Labour has traditionally led the way in challenging ableism. More recently, this has meant standing up to central government’s austerity-driven regime of benefit-slashing. Even amidst this climate, there is more that Labour councils could be doing to minimise the impact of austerity on local residents.
This is why one of the key commitments made by the mayor of Lewisham, Damien Egan, was to establish a disabled people’s commission for Lewisham. The commission was proposed to explore the position of disabled people in Lewisham, and produce a report that provided analysis and recommendations to the council. And we hope the local authority will commit to fully implementing the recommendations we make.
As an experienced disability activist, I was offered the role of chairing the commission. I am delighted to be taking part in shaping the way the commission will work, and in ensuring that it doesn’t simply produce another toothless report.
The number of applications to sit on the commission massively exceeded the number of places available, and I was delighted by the enthusiasm the local community showed towards being a part of this project. I have tried, as far as possible, to select a representative body of people, and we are beginning the process of having regular meetings at the end of January, when we will be planning out the work for the year.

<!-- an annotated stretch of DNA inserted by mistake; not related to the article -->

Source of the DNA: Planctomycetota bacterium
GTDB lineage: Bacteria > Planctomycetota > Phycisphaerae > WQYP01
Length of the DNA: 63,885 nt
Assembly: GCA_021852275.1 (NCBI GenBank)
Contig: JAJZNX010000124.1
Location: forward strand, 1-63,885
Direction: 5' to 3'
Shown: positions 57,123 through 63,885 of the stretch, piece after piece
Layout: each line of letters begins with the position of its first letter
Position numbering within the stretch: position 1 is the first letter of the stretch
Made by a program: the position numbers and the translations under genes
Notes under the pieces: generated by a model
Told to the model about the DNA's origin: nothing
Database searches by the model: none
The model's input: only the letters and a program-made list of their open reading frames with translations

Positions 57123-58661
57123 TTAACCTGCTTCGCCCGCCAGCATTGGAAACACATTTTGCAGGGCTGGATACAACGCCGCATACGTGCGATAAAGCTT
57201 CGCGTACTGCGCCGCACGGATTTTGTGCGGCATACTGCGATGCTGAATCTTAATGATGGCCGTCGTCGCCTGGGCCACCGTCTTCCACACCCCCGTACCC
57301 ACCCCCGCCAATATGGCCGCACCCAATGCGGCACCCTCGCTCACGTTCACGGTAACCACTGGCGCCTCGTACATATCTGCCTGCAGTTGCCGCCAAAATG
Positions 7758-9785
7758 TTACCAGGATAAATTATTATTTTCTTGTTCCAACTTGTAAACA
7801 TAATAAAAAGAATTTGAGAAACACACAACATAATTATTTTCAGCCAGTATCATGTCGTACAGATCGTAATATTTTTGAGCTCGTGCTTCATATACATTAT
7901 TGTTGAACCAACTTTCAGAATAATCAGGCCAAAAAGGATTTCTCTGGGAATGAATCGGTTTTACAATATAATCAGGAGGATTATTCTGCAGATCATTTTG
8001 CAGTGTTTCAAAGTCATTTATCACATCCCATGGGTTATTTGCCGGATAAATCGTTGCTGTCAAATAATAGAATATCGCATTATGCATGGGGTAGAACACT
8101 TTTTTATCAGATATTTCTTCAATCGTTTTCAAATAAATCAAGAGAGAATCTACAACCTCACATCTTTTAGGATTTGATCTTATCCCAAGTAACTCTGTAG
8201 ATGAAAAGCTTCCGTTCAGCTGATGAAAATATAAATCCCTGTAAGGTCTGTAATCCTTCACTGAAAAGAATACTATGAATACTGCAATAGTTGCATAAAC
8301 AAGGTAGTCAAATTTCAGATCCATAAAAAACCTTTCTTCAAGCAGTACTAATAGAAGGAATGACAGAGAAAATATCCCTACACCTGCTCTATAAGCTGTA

The commission will cover all areas of the council, from education, planning, libraries and the built environment, to adult social care, housing and benefits. We will explore the barriers faced by disabled people in Lewisham, using a model known as the ‘social model of disability’.
This focuses not only on the conditions that individuals have, but the barriers that are placed in the way of disabled people living in the world. This could include matters as detailed as tactile paving and dropped kerbs, but will also look at issues such as charging for adult social care, and the way disabled people are consulted in the decisions made by the local authority.
The first commission of this kind took place in Hammersmith and Fulham. One of their key recommendations was that proper co-production be implemented across decision-making in the council, to make the experience of disabled people central to all decision-making.
The commission will have regular meetings, but also public evidence-gathering sessions with groups of local D/deaf and disabled people, where we will be asking a series of questions about the barriers they face in the borough. We will also be meeting with the mayor, councillors, and staff within the local authority to get a representative picture of the difficulties disabled people are perceived to face and the steps the council are taking to change this situation. If you have any questions about the commission, please send them to [email protected].